Afternoon all and welcome to Friday. It’s been really cloudy in Mexico City lately. We’ve had a week of overcast skies, intermittent showers and temperatures hovering in the low teens. I’ve even had to dig my jumpers out from the back of my closet. This is not welcome, not one bit. One of the reasons I fell in love with this city was its amazing weather. Blue skies and 20-25 degrees, that’s what I signed up for. This is uncomfortably close to the weather back when I was a student in Manchester, where the sun would make an appearance every six weeks or so.
Speaking of Manchester, earlier this week England’s cricketers played the third and series-deciding ODI against Australia at Old Trafford. As you have probably seen, we lost. Having been in complete control during their chase of 303, the Aussies lost a few quick wickets towards the end and needed 10 runs to win off the final over. For some reason, Eoin Morgan then threw the ball to Adil Rashid when Tom Curran, Jofra Archer and Mark Wood all had overs remaining. It’s not for me to question the captain’s strategy – he won the World Cup last year and I haven’t played a game of cricket since I was 12 – but it felt at the time the wrong decision. Surely it’s easier to hit a leg spinner for a couple of boundaries than a 90 mph fast bowler who can vary his length and speed? Anyway, Mitch Starc duly smashed Rashid’s first ball for six and that was that. England ended the international summer with with our first home ODI series defeat since 2015. To the bloody Aussies as well.
Nevertheless, on the whole it was a thoroughly encouraging summer of cricket for England. Come-from-behind test series wins over the West Indies and Pakistan were backed up by a T20 series victory against Australia and an ODI triumph over Ireland. With that in mind, this week’s Friday Top 5 looks at the five players who stood out for England this summer across all formats of the game. Let’s get into it.
This was a big summer for Buttler. Coming into it, the Somerset man was under pressure after recent poor performances with the bat in test cricket. That continued against the West Indies until he notched a 50 in the final game, which probably kept him in the team. Against Pakistan he was brilliant, hitting a match-winning knock in the first test and 152 in the final one. He was at it again in the T20s, smashing 77 n/o off just 54 balls – including a six off the final delivery – to secure the series against Australia. He failed to make an impact in the ODI series, but by then he had already done enough to guarantee his place for the foreseeable future.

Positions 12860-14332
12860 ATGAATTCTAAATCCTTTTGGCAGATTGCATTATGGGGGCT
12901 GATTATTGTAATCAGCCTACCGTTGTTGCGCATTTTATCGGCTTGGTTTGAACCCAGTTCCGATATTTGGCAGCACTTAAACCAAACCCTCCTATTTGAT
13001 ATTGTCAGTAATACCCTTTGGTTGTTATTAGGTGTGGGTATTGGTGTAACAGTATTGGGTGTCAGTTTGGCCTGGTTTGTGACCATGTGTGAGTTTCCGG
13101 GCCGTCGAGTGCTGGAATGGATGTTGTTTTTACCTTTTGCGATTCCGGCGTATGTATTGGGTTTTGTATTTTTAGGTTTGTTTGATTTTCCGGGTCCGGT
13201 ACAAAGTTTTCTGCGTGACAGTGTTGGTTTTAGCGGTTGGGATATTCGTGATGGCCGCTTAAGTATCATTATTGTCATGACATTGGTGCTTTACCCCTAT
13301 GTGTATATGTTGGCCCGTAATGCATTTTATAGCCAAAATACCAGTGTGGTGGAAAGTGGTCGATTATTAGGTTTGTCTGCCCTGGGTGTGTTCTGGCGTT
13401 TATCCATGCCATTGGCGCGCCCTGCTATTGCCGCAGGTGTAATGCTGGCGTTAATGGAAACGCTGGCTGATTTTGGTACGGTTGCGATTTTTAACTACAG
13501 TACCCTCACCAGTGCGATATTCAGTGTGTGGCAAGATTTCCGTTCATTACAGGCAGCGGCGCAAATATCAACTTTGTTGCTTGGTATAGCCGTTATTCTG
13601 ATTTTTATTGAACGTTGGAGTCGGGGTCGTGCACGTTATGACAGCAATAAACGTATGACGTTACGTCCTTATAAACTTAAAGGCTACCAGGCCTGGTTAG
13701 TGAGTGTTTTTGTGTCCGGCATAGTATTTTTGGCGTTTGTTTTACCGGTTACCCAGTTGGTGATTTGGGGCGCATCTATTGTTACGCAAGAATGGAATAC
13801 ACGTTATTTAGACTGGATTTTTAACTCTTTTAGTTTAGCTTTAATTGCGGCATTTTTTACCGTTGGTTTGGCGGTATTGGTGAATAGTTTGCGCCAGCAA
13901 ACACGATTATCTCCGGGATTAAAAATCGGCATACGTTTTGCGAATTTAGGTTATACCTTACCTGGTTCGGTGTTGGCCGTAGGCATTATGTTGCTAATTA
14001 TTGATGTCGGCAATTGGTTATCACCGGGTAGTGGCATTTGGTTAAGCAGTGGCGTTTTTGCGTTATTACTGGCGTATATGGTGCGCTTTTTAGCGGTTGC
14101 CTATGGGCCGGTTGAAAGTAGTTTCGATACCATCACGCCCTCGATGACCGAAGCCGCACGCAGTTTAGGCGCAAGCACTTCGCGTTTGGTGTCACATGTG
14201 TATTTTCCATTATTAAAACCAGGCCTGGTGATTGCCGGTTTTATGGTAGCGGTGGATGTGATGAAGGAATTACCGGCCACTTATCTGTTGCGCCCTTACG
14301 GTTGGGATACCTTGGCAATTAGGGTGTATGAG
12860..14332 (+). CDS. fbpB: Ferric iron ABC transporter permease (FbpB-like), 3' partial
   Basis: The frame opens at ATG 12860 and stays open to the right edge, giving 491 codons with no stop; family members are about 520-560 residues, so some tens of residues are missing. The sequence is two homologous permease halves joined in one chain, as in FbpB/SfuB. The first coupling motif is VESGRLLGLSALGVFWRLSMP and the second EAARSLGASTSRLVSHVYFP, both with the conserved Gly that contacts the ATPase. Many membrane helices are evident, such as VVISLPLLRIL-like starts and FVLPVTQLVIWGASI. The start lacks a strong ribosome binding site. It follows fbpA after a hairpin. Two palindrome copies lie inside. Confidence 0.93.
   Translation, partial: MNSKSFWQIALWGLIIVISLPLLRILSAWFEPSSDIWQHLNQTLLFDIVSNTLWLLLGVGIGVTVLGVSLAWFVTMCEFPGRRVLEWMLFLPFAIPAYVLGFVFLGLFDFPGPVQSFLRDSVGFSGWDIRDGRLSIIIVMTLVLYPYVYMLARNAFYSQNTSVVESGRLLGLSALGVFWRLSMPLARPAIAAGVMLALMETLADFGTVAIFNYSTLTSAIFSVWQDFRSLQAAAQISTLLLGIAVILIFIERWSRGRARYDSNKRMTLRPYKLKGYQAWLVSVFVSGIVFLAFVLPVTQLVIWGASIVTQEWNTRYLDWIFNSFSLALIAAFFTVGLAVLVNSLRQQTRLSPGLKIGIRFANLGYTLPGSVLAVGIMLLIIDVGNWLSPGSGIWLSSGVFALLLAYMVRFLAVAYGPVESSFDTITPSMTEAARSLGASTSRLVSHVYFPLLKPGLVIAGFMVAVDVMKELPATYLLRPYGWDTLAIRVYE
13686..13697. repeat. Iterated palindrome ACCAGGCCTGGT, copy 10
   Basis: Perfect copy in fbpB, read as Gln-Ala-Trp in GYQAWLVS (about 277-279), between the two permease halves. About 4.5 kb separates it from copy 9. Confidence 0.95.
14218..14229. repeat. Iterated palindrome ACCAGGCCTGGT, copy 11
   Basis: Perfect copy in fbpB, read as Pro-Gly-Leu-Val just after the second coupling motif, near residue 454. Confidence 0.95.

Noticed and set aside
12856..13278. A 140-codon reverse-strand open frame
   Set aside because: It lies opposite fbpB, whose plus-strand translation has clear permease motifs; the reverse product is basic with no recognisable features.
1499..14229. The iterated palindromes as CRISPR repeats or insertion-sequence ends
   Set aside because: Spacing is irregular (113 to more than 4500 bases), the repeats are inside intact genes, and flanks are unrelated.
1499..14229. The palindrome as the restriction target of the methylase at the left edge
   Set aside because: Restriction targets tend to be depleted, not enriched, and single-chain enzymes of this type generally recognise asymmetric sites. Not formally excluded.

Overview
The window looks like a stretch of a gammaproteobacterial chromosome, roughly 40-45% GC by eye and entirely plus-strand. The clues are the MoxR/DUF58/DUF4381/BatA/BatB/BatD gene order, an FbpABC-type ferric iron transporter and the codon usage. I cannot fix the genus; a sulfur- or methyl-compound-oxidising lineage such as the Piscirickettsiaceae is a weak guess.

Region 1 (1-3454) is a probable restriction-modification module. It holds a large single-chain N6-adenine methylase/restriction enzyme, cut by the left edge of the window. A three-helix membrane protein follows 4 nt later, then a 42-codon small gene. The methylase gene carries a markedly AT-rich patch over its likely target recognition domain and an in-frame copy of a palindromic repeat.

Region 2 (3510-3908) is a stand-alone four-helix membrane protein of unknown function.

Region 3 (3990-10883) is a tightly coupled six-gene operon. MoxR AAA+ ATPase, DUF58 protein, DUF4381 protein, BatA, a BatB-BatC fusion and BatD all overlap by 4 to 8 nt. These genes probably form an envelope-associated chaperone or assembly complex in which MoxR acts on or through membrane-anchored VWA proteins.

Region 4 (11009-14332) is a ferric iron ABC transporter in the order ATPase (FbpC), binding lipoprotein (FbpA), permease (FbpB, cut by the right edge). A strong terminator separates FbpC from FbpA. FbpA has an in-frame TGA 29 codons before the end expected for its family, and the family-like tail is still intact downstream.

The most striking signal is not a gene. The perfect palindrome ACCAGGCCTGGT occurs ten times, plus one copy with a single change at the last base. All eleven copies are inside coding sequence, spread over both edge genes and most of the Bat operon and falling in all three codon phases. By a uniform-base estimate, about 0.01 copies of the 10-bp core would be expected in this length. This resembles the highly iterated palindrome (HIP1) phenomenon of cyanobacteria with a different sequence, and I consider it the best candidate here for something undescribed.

Woakes was brilliant with bat and ball this summer. In the tests, he took 11 wickets at 16 against the West Indies and then hit a match-winning knock of 84 n/o alongside Buttler in the first test against Pakistan. He was then the key figure in turning the second ODI against Australia in England’s favour with the wickets of set batsmen Finch and Labuschagne. In the deciding fixture, he crunched a brilliant 53 n/o off 39 balls to make England’s score competitive. Although that effort was in vain, the Warwickshire man’s contribution will not have gone unnoticed by the selectors.
Now infamously left out of the team for the first test of the summer against the West Indies, Broad roared back with a series-leading 16 wickets in the final two games at a ridiculous average of just 10.93. He led the bowling efforts against Pakistan, too, with 13 wickets – including his 500th in test cricket – at 16.46. At 34, there were doubts about whether the Nottinghamshire seamer was still a starter for England as we look forward to an Ashes series Down Under next winter. If the squad was to be picked tomorrow, Broad would be first on the plane.
Starting the summer as one of England’s talented but inconsistent young batsmen, Crawley must surely now be a shoe-in for the upcoming test series in India. Dropped after a disappointing return of 97 runs from two tests against the West Indies, the rosy-cheeked 22-year-old was given another chance against Pakistan. It is safe to say he grabbed it with both hands, notching a creditable 53 in difficult conditions in the second test and then blasting a monstrous and memorable 267 in the final game. All told, Crawley hit 320 runs against Pakistan at an average of 65. Alongside Root, Stokes and Pope, England finally look to have a settled middle order.
Billings was certainly a high point during England’s mixed ODI summer. The 29-year-old was excellent against Ireland, scoring 132 runs and finishing not out in all three innings. He continued his form against Australia, smashing an impressive 118 in the first game for his maiden international ton and averaging 61 in the series. His performances in the T20 format weren’t quite as eye-catching, but having been in and out of the ODI team for the last few years, the Kent batsman looks to have finally cemented his place in the side.
There were, of courses, other strong performances worth mentioning. Jimmy Anderson answered his critics with a brilliant series against Pakistan, Jonny Bairstow topped the run charts in the Australia ODI series with 196 at 65, and Ben Stokes was up to his usual heroics against the West Indies before missing the second half of the summer for personal reasons.
Right, that’s enough of that for today. I’m off to cook some spaghetti bolognese with lots and lots of parmesan cheese. Have yourselves a great weekend and I’ll be back here on Monday.